New study paves the way for 'quantum internet'

Just imagine how many tabs you could have open at once with quantum computing power.

A new proof-of-concept approach has demonstrated how a quantum internet might be possible

It’s no secret that the internet has a security problem. But researchers now believe they might have found a solution in the form of a “quantum internet” that would not only be able to better handle security issues in a communication network but could also solve problems classical computers could never fathom.

The internet as we know it today is a dispersed network of servers that are accessed remotely in order to show us our Twitter feeds or funny cat videos. These different points of the network are called nodes. Likewise, a “quantum internet,” or quantum communication network, is made of quantum nodes. These inherently have more computing power than their classical counterparts, thanks to their dual nature which allows them to contain two states of information at once.

Researchers have been long toiling to bring quantum computing to the masses, and last month, Google even declared it reached a benchmark called “quantum supremacy,” but applying these techniques to a network of quantum computers could affect not just one but many machines.

The research was published Friday in the journal Physical Review X and describes a proof-of-concept approach that compares both classical (or simply, non-quantum) and quantum approaches to a computational problem of “clustering,” i.e. grouping pieces of data based on their similarities. In the classical rendition, the algorithm is trained using pre-labeled data, meaning that it already knows certain characteristics and conditions expected in the data set. The quantum algorithm, on the other hand, had the much more difficult challenge of going in blind. This approach is called “unsupervised learning” and is typically much harder for classical computers to accomplish.

The researchers write in the study that this is the “first quantum extension of the unsupervised learning problem,” and as such, has the potential to help the field better understand how such systems could handle an influx of uncategorized data, as they would be asked to as a quantum internet network. The researchers write that the goal was to optimize the ways in which such an algorithm could accurately handle the influx.

While classical computers communicate using packets of information representing either 0's or 1's, quantum computers can communicate using both at once.
While classical computers communicate using packets of information representing either 0's or 1's, quantum computers can communicate using both at once.

A particularly challenging point for the quantum algorithm was that the data itself is very sensitive to degradation or loss as a result of the algorithm “looking” at it. Because a quantum system inherently exists in multiple states, when it decides to look at a piece of data in order to inform how it sorts them, it inherently makes the data “choose” it’s own state. This is similar to Schroedinger’s famous cat, which is neither alive nor dead (or rather, both alive and dead) until an observer looks at it and one of those options becomes its reality.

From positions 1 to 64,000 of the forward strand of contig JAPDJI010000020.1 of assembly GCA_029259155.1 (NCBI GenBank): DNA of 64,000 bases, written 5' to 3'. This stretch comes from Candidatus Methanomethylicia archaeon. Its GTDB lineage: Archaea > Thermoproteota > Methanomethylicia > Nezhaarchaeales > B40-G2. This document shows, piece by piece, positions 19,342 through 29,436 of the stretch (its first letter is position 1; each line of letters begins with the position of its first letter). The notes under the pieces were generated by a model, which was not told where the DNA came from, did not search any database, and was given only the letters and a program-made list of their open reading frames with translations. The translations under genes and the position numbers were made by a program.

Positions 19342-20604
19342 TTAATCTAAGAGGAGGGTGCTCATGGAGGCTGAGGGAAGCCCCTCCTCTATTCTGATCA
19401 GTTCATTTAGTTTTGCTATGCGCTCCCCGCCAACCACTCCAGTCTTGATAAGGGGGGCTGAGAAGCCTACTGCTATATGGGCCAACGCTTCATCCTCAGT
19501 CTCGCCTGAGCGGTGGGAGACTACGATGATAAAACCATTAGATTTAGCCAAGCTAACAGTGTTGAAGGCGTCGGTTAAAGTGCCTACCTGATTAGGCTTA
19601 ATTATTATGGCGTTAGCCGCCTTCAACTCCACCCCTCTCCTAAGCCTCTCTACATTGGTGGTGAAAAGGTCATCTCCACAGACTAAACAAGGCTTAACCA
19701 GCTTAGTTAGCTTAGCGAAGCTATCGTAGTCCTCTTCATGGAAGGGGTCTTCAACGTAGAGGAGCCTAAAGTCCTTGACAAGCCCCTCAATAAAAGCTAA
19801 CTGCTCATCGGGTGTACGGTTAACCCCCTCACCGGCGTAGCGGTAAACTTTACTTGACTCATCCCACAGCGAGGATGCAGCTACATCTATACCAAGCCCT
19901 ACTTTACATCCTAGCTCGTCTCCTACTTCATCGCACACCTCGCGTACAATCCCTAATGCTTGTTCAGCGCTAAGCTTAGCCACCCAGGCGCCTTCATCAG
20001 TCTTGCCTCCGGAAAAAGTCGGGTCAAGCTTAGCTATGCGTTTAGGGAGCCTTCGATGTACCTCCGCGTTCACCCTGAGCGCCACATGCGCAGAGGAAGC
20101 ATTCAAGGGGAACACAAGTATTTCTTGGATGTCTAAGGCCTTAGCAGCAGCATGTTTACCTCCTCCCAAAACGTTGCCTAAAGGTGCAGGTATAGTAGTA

The challenge then for the quantum algorithm is to strike a balance between observing enough of the data to correctly categorize it and not observing too much as to degrade it.

The researchers found that their algorithm was able to preserve much of the data in its original state, while maintaining optimal clustering, which they write, “adds to the usability of our device as a universal quantum data sorting processor.”

The authors write that these results particularly stand out against classical and semi-classical approaches to this problem which “obliterate” the data in their handling of it and whose probability of successful sorting declines as the dimensions, or complexity of the data set, expand.

In addition to security, the functionality displayed in these algorithms will be important for solving complex computational problems in the future. These problems include unstructured searches, discrete optimization and the solving of “many-body” problems — all of which pertain to understanding and handling many different variables at once.

Solving the many-body problem itself won’t necessarily change how we use our computers. But the ability of our computers through quantum technology to handle such complexity will, in turn, improve the speed and capability of such machines down the road.

Abstract:

We introduce the problem of unsupervised classification of quantum data, namely, of systems whose quantum states are unknown. We derive the optimal single-shot protocol for the binary case, where the states in a disordered input array are of two types. Our protocol is universal and able to automatically sort the input under minimal assumptions, yet partially preserves information contained in the states. We quantify analytically its performance for an arbitrary size and dimension of the data. We contrast it with the performance of its classical counterpart, which clusters data that have been sampled from two unknown probability distributions. We find that the quantum protocol fully exploits the dimensionality of the quantum data to achieve a much higher performance, provided the data are at least three dimensional. For the sake of comparison, we discuss the optimal protocol when the classical and quantum states are known.